Vitreomacular Hyaloid Attachment: A Normal Optical Coherence Tomography Finding
      Dear Editor, We would like to comment on the excellent article by Sahni, Stanga, Wong, and Harding [1]. In their paper, a number of descriptive terms for optical coherence tomography (OCT) analysis are defined in age-related macular degeneration (AMD) patients with subfoveal choroidal neovascularization undergoing treatment with photodynamic therapy. One term, vitreomacular hyaloid attachment (VMHA), was used to refer to incomplete separation of the posterior hyaloid with attachment at the ...
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    9. OCT angiography offers dual advantage of imaging structure, blood flow

      OCT angiography offers dual advantage of imaging structure, blood flow
      tate-of-the-art of optical coherence tomography angiography in 2017 is for diagnosis and management of neovascularization, according to a speaker here. Its a single device, two modalities, Jay S. Duker, MD , said at Retina 2017. And once you get over the initial cost of buying OCTA, theres really not a lot of added cost. Its a few seconds of chair time per eye. Jay S. Duker OCT angiography allows clinicians to ...
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    10. Waheed gives four steps for detecting CNV with OCT angiography

      Waheed gives four steps for detecting CNV with OCT angiography
      Even though fluorescein angiography plus high-resolution optical coherence tomography is the gold standard for detecting neovascularization, OCT angiography does a better job than FA in some situations, Nadia K. Waheed , MD, said at Retina 2017. However, interpreting the OCT angiography findings can be time consuming, with the reader needing sometimes to scroll through entire data sets. In cases of suspected choroidal neovascularization, Waheed offered guidance to help OCT angiography users ...
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    11. Corneal thickness of eyes of healthy goats, sheep, and alpacas manually measured by use of a portable spectral-domain optical coherence tomography device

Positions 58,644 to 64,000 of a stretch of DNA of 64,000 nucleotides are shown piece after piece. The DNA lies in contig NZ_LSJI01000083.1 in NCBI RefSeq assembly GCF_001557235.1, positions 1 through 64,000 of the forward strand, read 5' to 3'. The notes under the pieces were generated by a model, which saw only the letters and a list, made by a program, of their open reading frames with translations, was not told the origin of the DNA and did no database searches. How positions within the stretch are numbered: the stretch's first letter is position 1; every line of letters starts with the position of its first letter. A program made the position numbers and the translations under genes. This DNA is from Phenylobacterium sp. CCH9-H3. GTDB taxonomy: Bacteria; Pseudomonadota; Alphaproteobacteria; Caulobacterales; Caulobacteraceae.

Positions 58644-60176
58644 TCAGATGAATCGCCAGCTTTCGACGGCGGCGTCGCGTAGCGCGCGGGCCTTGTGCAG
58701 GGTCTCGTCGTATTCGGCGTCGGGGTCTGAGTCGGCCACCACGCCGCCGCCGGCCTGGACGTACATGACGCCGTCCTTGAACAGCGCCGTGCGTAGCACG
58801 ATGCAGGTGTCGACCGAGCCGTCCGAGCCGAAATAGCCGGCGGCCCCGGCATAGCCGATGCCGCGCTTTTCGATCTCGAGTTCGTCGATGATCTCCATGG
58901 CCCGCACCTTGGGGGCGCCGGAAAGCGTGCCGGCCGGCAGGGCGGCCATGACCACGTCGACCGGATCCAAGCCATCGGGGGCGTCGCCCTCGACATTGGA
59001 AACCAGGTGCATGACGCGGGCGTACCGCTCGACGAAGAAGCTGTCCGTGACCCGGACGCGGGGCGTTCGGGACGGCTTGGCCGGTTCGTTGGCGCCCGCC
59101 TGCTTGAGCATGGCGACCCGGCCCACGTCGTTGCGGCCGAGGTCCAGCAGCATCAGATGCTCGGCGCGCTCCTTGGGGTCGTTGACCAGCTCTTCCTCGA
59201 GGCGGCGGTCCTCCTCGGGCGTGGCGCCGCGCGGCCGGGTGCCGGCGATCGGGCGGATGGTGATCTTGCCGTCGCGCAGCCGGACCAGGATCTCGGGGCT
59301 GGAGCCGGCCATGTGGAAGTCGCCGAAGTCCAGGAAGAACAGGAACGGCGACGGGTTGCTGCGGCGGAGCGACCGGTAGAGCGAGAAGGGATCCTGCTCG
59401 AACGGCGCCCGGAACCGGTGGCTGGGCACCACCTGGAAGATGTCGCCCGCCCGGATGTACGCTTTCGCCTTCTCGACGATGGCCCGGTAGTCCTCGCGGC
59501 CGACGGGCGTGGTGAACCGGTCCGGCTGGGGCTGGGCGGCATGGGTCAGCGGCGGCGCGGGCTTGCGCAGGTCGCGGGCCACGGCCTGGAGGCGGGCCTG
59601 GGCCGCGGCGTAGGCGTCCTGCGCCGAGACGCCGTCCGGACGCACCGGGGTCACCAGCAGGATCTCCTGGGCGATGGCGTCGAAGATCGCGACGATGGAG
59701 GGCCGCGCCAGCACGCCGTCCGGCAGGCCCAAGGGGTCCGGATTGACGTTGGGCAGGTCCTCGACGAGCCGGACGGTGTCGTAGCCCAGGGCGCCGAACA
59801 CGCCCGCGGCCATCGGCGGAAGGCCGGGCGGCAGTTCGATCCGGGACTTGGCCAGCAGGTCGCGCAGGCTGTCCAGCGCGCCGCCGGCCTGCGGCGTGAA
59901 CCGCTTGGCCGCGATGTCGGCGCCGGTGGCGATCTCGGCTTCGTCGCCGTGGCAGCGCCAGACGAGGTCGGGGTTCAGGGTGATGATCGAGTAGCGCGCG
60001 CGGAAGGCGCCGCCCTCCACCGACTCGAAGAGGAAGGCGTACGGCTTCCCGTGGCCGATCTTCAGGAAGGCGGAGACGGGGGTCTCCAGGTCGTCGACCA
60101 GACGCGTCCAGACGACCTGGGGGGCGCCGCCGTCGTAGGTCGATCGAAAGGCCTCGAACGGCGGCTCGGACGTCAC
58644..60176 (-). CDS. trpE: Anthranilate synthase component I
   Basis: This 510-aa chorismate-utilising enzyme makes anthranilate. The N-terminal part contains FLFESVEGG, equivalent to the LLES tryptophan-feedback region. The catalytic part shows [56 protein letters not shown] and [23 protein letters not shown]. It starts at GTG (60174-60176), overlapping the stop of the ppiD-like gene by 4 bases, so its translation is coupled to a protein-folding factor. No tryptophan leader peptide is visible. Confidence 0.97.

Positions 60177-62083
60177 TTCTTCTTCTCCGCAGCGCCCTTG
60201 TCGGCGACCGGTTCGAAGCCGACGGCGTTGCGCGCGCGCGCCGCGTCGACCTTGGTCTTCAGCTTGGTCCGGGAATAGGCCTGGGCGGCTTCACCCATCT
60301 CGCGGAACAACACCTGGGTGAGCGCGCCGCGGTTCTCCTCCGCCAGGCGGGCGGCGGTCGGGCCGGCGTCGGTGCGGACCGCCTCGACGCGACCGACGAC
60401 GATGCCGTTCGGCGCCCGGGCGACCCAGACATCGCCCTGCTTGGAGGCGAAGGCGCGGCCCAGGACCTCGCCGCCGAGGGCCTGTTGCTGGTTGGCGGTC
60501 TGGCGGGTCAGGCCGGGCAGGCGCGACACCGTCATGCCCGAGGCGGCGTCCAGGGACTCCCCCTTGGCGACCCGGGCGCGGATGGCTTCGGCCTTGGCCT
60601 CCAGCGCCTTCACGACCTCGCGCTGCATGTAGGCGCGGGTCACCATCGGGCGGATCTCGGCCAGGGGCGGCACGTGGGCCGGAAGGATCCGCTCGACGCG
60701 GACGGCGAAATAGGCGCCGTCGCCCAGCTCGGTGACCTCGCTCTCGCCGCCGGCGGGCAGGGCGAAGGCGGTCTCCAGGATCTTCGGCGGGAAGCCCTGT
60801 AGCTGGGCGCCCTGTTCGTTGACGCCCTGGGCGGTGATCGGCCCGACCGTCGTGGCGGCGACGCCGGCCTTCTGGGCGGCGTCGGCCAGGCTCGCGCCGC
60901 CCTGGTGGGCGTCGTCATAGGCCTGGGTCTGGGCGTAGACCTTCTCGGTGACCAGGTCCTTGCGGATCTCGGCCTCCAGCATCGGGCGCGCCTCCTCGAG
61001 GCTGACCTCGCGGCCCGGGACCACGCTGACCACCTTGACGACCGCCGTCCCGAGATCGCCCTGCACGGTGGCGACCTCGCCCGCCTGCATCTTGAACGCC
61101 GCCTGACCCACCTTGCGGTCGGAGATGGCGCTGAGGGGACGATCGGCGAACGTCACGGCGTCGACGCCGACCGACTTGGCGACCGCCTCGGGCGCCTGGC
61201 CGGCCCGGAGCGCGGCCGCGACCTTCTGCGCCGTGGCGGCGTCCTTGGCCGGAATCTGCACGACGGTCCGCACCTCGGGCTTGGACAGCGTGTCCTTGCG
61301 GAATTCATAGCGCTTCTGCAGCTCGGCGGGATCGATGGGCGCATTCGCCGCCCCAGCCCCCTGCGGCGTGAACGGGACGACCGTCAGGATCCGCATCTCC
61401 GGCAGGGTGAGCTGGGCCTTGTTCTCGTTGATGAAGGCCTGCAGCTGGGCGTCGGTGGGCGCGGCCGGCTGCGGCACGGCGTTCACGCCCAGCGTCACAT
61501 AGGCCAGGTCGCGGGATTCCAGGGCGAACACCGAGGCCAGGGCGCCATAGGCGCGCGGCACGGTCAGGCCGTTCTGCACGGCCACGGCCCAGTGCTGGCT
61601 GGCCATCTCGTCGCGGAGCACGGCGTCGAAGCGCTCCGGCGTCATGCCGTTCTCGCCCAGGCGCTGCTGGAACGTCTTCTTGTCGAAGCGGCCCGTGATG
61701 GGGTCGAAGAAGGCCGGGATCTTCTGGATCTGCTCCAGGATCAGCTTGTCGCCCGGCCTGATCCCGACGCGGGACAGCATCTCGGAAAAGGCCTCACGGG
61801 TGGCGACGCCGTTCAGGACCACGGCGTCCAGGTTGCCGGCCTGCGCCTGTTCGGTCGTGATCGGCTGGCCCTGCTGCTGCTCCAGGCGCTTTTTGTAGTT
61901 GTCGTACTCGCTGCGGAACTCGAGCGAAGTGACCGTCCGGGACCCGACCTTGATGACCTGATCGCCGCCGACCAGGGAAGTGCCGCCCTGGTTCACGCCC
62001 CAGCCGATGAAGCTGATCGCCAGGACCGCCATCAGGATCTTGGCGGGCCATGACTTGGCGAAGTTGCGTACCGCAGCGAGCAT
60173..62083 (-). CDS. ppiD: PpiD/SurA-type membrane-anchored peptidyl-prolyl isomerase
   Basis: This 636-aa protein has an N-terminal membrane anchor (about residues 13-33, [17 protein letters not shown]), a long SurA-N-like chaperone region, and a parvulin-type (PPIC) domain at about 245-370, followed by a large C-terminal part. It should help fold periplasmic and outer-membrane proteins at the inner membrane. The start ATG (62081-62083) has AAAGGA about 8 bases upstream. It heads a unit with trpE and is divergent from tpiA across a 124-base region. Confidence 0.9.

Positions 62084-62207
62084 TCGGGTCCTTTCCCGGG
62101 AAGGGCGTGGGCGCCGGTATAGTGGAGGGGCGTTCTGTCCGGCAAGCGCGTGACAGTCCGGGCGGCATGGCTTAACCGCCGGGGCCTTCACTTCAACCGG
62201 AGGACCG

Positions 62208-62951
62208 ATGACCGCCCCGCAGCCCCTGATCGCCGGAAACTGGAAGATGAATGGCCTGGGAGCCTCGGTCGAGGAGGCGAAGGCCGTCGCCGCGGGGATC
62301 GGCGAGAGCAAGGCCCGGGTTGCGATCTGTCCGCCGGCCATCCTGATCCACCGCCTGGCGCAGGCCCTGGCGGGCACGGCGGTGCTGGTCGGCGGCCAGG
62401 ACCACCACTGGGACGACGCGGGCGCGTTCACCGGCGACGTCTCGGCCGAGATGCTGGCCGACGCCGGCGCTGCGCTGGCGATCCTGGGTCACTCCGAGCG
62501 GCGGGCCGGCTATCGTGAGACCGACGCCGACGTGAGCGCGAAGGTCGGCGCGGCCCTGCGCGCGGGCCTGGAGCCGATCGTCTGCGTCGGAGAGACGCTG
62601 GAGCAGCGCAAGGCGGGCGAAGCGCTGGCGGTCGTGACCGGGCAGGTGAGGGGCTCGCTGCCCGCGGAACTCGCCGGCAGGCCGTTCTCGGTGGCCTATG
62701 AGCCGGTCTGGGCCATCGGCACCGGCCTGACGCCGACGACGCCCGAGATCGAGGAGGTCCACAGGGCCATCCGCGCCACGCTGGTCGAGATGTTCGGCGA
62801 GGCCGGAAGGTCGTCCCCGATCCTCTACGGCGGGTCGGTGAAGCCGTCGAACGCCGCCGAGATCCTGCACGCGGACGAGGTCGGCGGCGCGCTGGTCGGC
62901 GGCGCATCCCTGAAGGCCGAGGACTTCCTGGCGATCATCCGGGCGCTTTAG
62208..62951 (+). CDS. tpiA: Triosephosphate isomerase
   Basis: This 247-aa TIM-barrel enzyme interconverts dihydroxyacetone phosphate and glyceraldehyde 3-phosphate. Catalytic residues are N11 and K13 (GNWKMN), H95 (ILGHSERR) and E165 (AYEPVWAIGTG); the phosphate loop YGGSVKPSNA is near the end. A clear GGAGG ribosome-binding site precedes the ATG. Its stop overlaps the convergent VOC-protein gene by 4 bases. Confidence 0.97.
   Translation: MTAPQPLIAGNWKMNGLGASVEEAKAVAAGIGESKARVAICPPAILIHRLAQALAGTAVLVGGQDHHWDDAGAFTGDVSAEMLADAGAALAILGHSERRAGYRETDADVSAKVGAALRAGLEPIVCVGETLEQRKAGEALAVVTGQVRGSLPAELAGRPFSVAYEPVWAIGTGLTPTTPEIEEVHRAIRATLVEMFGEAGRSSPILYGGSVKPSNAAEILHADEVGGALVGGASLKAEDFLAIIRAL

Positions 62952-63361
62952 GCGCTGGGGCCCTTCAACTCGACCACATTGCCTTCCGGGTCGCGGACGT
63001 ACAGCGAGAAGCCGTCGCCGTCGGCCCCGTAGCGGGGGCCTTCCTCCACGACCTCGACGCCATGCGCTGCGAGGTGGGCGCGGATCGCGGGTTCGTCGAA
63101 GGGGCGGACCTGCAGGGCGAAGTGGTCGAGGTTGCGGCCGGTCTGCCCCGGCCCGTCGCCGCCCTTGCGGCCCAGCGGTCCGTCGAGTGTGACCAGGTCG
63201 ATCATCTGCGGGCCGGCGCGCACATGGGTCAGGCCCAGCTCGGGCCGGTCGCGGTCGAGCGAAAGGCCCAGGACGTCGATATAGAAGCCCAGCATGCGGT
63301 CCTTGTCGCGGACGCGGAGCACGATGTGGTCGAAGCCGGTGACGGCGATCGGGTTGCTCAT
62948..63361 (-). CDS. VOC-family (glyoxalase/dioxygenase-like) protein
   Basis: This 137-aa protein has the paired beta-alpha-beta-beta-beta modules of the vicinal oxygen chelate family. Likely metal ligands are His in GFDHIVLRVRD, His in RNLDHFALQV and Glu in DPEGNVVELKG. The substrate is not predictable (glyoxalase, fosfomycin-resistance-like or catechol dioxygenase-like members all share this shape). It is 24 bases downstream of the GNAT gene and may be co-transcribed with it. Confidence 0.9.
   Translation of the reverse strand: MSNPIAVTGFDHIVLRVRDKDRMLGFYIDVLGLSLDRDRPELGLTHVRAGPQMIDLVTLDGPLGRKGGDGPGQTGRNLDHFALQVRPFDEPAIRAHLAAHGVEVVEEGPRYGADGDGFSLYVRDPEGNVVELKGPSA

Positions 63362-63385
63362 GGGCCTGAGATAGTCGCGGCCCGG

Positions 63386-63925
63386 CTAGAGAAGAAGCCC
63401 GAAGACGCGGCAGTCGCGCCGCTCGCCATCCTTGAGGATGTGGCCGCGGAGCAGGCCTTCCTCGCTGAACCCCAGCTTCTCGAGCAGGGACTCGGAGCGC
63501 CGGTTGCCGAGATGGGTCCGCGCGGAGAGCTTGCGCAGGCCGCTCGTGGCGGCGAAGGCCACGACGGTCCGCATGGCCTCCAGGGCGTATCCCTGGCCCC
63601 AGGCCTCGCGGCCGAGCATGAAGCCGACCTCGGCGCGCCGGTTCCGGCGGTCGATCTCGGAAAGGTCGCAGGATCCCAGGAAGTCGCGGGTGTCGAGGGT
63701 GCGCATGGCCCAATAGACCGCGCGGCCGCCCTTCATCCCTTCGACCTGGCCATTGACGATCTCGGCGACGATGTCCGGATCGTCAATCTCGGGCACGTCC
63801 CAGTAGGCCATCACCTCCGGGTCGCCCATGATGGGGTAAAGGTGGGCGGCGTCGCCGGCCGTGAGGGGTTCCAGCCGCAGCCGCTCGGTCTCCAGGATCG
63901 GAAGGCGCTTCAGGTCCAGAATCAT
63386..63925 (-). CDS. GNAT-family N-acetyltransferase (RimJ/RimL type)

Corneal thickness of eyes of healthy goats, sheep, and alpacas manually measured by use of a portable spectral-domain optical coherence tomography device
      OBJECTIVE To determine corneal thickness of eyes of healthy goats, sheep, and alpacas by use of a portable spectral-domain optical coherence tomography (SD-OCT) device and evaluate intraoperator reliability for measurements. ANIMALS 11 female goats, 10 female sheep, and 11 (4 males and 7 females) alpacas. PROCEDURES Each animal was sedated, and gentle manual restraint was used to ensure proper positioning of the head and globe. Corneal pachymetry was performed (in ...
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      Mentions: Tufts University
    12. OPTICAL COHERENCE TOMOGRAPHY ANGIOGRAPHY AFTER PHOTOCOAGULATION OF TYPE 2 NEOVASCULARIZATION

      OPTICAL COHERENCE TOMOGRAPHY ANGIOGRAPHY AFTER PHOTOCOAGULATION OF TYPE 2 NEOVASCULARIZATION
      Purpose: To illustrate errors in the automated segmentation image analysis of optical coherence tomography angiography after laser photocoagulation therapy for Type 2 neovascularization. Methods: This case report describes a patient with extrafoveal Type 2 neovascularization treated with argon laser photocoagulation evaluated before and after treatment by optical coherence tomography angiography. Results: Disrupted retinal layers after laser photocoagulation therapy lead to segmentation errors. Conclusion: Images of optical coherence tomography angiography are ...
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  2. About Tufts University

    Tufts University

    Tufts University is one of the premier universities in the United States. Tufts enjoys a global reputation for academic excellence and for preparing students as leaders in a wide range of professions.

    Tufts University School of Medicine is one of the eight schools that comprise Tufts University.   The New England Eye Center is a local, national and international referral and consultation facility, providing the most current and comprehensive services in tertiary care ophthalmology. It is a complete clinical and technical center for the testing and treatment of all types of eye diseases and visual problems. Our staff ophthalmologists hold teaching appointments at Tufts University School of Medicine. The New England Eye Center is part of Tufts Medical Center, a major academic medical center in downtown Boston, Massachusetts. Tufts Medical Center offers comprehensive inpatient and outpatient care for adults and children.